Wednesday: Hili dialogue

August 19, 2020 • 6:30 am

It’s Wednesday, August 19, 2020: National Soft Serve Ice Cream Day. It’s also National Hot and Spicy Food Day, National Potato Day, “Black Cow” Root Beer Float Day, International Orangutan Day, National Aviation Day, World Humanitarian Day, and World Photography Day (see early photograph below).

Posting may be light today as I have my annual physical downtown this morning.

Today’s Google Doodle (click on screenshot) celebrates the 190th birthday of Julius Lothar Meyer (1830-1895), who helped develop the periodic table of the elements, noticing that if you plotted the elements by their atomic weights, they periodically fell into groups that had similar chemical properties.  One of his plots of the table is shown in today’s Doodle below.

News of the Day: Last night Joe Biden officially received and accepted the nomination as Democratic candidate for the President of the United States. I didn’t watch the convention again, but the important thing is that that ticket will get my vote.

Second, a nice video from the Democratic Convention touting Biden. Music, of course, is by The Boss (h/t: Ken):

About two weeks ago I discussed the Trump administration’s new fetal tissue advisory board, set up to give final vetting to important research proposals using tissue from aborted fetuses. As expected, the board is urging rejection of nearly all proposals—13 out of 14 in the most recent action. The board is stacked with opponents of abortion and fetal-tissue research, so this is what is expected. And it’s inimical to progress in human health. Just reason #45,672 to dump Trump.

Food news: A mouthwatering article in the NYT, below, is about chaat, an Indian street snack that comes in thousands of varieties, each a sensory overload of diverse flavors and textures. Read about the genre and, if you happen to lucky enough to live in Nashville, get your tuchas to the restaurant Chaatable, featured in the story. Good chaat is hard to find in America.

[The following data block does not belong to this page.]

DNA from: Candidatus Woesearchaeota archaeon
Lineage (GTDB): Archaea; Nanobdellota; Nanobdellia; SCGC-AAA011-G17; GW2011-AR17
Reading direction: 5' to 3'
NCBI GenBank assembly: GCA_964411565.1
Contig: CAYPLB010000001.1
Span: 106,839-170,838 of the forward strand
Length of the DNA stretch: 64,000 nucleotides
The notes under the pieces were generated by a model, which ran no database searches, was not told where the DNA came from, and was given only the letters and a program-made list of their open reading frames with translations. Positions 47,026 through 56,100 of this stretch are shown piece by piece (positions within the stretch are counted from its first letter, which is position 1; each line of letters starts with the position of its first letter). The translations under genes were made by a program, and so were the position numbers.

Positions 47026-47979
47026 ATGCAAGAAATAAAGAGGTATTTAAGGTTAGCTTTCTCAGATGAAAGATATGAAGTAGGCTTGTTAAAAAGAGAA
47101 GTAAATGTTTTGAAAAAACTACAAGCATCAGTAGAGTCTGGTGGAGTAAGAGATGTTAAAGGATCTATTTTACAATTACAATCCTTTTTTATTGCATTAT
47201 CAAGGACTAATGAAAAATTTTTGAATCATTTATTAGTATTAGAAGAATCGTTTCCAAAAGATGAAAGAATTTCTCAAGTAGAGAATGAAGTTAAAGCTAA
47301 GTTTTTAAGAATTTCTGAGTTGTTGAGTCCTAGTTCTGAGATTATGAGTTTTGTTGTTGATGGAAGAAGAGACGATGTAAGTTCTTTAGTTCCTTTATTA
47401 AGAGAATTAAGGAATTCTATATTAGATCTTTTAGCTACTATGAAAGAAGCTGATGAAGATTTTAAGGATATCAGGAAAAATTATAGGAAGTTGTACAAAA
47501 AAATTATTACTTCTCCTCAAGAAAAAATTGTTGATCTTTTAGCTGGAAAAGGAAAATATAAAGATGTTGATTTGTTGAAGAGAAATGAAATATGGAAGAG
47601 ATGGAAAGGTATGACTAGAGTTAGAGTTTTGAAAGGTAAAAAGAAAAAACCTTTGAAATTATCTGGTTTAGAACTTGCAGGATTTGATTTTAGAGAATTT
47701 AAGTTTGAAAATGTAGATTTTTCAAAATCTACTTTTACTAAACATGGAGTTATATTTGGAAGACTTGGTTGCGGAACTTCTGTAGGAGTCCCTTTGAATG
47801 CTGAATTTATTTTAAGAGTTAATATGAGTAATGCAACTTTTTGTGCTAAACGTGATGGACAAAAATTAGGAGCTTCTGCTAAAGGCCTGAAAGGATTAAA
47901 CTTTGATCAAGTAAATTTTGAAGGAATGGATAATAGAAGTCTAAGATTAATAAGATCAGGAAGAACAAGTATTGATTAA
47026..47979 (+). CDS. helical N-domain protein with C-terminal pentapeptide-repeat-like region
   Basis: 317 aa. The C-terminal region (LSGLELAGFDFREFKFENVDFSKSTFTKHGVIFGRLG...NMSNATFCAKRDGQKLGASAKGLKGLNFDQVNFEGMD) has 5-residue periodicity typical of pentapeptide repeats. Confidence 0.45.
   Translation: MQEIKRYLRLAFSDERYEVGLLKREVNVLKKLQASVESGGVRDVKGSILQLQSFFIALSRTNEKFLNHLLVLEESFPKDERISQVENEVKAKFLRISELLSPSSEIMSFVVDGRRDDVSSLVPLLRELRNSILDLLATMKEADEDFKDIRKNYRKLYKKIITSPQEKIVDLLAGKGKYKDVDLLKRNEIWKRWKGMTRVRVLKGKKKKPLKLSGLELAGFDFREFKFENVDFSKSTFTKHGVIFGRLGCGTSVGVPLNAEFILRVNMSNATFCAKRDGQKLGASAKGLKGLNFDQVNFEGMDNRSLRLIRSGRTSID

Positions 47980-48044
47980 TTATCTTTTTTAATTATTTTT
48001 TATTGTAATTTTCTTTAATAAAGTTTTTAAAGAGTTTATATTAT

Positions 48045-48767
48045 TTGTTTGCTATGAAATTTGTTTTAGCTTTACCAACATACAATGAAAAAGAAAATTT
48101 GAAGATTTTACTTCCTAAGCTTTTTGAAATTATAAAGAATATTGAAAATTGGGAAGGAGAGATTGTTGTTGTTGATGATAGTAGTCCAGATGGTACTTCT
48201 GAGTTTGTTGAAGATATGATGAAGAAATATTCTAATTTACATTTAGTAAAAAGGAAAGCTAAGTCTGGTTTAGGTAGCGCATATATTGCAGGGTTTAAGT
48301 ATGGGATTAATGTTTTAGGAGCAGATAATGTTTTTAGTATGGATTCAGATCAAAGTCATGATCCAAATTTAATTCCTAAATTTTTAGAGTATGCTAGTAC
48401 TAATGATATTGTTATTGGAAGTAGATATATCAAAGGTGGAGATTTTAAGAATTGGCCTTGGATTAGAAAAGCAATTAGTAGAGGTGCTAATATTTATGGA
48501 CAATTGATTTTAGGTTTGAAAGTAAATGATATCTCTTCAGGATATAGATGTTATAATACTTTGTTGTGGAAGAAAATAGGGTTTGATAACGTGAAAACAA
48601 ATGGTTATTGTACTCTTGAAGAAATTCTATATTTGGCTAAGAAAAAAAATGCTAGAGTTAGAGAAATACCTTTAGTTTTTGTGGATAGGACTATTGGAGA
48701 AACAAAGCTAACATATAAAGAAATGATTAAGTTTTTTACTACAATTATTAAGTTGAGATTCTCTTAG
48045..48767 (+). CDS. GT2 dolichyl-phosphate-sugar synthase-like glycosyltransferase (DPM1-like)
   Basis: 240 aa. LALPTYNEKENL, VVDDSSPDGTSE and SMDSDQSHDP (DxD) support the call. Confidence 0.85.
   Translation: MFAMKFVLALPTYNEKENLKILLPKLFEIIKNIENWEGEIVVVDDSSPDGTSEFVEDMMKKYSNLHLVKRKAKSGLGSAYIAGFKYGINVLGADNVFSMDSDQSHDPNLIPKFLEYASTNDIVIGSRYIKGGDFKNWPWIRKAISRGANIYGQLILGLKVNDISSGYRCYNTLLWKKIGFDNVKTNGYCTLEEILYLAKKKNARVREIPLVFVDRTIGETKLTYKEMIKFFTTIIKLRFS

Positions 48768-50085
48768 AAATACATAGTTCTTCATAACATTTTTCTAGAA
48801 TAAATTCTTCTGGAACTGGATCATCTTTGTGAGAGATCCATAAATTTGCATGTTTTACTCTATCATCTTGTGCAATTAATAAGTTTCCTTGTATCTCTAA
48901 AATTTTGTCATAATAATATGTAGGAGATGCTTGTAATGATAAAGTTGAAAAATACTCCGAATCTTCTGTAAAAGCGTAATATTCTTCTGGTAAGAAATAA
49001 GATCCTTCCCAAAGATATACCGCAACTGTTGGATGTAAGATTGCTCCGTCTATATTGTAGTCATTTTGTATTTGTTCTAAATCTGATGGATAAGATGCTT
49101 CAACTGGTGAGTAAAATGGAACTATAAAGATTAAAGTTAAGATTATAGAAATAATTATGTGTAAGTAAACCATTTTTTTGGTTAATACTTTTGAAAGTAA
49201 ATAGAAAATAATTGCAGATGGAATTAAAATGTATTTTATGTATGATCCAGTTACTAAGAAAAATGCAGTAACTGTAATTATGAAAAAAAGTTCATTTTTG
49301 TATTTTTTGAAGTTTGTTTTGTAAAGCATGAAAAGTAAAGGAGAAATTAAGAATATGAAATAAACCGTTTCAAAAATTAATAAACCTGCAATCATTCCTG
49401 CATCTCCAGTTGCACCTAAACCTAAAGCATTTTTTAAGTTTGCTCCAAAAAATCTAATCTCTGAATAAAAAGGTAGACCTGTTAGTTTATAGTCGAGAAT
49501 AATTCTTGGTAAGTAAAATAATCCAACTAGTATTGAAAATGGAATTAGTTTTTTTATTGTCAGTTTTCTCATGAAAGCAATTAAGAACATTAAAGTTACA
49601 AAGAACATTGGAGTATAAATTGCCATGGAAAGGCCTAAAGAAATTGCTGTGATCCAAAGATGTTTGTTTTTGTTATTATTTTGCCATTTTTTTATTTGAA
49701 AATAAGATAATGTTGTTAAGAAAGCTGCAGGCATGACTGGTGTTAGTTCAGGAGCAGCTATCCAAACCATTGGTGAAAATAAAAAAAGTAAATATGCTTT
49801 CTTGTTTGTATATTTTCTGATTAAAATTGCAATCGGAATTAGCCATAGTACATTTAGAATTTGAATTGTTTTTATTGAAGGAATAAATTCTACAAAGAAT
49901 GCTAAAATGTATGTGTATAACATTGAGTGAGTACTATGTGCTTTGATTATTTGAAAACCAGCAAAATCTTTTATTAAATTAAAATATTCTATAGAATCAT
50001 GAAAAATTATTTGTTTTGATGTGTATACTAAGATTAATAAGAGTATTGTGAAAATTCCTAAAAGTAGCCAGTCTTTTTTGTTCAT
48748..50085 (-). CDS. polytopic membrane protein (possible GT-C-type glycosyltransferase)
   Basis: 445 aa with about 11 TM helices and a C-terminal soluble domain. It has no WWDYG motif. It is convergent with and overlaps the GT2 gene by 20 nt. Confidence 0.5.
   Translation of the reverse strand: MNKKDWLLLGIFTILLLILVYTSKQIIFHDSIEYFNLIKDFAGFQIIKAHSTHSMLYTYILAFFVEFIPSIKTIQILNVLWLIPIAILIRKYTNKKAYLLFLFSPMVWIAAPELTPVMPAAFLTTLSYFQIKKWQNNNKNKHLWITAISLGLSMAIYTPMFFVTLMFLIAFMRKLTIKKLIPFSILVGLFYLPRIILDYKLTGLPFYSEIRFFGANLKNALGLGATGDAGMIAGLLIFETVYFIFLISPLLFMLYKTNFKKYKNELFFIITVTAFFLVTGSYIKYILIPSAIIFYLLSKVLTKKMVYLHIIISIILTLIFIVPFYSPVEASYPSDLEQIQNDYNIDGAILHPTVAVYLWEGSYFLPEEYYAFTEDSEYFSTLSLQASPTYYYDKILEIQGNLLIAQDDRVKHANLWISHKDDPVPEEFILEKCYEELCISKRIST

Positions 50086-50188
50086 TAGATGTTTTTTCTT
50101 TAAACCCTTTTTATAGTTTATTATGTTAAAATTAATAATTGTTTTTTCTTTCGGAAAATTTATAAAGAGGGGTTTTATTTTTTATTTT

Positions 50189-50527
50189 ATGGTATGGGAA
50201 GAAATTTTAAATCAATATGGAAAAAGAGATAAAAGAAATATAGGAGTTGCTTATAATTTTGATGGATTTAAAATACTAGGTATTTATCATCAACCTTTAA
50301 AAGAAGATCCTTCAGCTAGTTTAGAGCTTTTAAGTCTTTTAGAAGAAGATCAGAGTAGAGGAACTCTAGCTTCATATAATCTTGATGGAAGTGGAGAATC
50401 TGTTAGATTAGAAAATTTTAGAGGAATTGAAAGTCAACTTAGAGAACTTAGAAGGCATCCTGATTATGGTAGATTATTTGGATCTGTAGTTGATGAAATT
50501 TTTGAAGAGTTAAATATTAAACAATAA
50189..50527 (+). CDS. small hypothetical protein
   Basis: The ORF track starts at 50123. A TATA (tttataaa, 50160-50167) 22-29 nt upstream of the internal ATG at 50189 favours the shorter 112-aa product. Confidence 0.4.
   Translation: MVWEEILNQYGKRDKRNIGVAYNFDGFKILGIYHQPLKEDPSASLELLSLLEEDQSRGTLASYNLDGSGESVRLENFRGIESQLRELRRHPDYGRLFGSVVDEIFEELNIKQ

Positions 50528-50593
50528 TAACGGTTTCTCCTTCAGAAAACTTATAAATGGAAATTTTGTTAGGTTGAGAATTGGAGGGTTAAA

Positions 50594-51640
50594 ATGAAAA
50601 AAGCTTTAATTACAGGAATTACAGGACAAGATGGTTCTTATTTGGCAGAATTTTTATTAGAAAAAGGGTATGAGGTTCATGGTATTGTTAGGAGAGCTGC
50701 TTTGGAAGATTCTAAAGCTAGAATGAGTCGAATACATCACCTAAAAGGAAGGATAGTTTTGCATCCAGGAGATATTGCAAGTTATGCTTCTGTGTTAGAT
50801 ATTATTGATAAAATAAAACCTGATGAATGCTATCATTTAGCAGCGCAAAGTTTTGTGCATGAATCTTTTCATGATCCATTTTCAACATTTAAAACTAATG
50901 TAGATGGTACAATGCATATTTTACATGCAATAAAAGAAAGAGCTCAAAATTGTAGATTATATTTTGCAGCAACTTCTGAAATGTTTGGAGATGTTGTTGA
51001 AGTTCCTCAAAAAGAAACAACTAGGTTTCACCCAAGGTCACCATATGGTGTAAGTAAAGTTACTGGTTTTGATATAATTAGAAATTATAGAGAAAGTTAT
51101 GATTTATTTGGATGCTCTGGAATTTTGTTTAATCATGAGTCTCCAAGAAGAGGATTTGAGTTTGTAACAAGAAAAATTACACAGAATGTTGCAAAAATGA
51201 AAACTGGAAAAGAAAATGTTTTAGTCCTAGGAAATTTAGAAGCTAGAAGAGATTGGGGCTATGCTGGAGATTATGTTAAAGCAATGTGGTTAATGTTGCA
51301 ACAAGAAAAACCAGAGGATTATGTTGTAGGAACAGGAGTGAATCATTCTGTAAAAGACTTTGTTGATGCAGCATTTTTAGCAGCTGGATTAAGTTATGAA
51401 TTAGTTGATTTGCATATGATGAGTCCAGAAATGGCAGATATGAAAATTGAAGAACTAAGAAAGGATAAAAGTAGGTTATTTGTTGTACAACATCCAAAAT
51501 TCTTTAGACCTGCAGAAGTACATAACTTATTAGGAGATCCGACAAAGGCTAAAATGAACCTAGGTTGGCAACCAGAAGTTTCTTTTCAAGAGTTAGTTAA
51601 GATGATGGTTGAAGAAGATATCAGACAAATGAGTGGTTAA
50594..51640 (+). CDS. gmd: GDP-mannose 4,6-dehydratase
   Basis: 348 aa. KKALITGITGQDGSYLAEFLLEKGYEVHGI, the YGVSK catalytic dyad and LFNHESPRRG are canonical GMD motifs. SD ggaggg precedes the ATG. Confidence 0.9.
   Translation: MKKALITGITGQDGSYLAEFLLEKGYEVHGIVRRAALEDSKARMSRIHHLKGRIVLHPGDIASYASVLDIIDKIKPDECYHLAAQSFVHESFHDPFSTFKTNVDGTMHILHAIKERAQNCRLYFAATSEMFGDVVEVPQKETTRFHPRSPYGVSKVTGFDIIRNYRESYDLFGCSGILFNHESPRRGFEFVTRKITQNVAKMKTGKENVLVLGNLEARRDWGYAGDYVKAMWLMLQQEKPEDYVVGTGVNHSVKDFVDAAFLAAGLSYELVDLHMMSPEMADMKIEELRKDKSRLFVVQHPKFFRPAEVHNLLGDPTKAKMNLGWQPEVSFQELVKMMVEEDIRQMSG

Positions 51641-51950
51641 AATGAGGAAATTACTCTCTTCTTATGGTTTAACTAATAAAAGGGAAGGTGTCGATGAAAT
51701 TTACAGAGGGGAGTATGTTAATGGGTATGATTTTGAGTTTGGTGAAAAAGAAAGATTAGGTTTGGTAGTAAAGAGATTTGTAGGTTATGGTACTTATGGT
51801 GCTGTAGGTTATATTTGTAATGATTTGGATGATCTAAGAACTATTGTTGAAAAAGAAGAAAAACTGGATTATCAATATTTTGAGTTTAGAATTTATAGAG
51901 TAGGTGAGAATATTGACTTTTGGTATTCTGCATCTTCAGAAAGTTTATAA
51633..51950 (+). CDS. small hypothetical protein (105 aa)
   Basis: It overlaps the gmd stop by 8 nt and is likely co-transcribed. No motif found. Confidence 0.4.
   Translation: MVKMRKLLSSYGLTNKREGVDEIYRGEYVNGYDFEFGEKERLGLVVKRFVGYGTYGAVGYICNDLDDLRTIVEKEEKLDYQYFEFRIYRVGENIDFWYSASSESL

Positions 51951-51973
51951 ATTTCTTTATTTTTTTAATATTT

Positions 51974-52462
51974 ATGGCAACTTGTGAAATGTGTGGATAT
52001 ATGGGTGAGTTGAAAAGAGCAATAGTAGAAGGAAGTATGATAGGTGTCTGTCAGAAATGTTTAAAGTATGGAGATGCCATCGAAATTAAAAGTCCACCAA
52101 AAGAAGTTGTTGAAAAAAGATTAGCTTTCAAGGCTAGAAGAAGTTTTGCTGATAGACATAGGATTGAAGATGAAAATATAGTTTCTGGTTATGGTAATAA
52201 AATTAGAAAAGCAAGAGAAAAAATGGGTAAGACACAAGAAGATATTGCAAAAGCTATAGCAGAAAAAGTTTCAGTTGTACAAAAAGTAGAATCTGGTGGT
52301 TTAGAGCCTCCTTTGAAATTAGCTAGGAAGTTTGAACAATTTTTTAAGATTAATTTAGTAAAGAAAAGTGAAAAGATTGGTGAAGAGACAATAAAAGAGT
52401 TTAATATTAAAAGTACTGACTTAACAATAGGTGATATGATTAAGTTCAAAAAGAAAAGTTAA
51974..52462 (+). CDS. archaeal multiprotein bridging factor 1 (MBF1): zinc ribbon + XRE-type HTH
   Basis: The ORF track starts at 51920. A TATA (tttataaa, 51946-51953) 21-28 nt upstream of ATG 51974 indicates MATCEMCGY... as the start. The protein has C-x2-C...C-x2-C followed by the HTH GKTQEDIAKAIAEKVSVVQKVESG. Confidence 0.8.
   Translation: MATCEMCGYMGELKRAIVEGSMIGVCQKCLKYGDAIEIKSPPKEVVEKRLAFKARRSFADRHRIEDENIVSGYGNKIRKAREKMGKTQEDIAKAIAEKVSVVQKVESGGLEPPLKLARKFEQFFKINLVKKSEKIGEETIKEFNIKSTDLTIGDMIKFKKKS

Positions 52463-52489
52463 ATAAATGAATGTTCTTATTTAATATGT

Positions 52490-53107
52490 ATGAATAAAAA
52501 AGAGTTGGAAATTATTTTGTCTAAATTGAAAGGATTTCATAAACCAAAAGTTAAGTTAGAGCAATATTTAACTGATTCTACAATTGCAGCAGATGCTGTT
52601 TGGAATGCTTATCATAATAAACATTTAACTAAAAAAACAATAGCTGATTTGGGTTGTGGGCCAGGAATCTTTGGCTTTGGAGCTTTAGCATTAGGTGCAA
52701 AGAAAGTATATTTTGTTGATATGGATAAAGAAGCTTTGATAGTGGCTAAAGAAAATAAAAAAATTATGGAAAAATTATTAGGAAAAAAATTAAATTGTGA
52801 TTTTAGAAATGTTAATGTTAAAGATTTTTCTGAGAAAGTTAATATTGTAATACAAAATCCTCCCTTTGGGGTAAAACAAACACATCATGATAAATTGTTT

The University of Notre Dame is the latest to cancel live classes because of a coronavirus outbreak that infected 146 students. Only 8 days after school started, all live classes have been canceled. Students at the University of North Carolina at Chapel Hill, facing the same situation, have started leaving school and moving back home. And likewise with Michigan State University:

Finally, today’s reported Covid-19 death toll in the U.S. is 171,800, an increase of about 1,400 deaths over yesterday’s report. The world death toll now stands at 780,310, an increase of about 3100 deaths from yesterday.

Stuff that happened on August 19 includes:

  • 43 BC – Gaius Julius Caesar Octavianus, later known as Augustus, compels the Roman Senate to elect him Consul.
  • 1612 – The “Samlesbury witches“, three women from the Lancashire village of SamlesburyEngland, are put on trial, accused of practicing witchcraft, one of the most famous witch trials in British history.

They were found not guilty! Not so with the next entry:

Here’s an early Daugerre photo, the first photo to show a person. The Wikipedia caption is this:

View of the Boulevard du Temple, taken by Daguerre in 1838 in Paris, includes the earliest known photograph of a person. The image shows a busy street, but because the exposure had to continue for several minutes the moving traffic is not visible. At the lower right, however, a man apparently having his boots polished, and the bootblack polishing them, were motionless enough for their images to be captured. There is also what appears to be a young girl looking out of a window at the camera.

  • 1909 – Wilfred Bourque and his mechanic are killed during the first day of automobile racing at the Indianapolis Motor Speedway.
  • 1934 – The first All-American Soap Box Derby is held in Dayton, Ohio.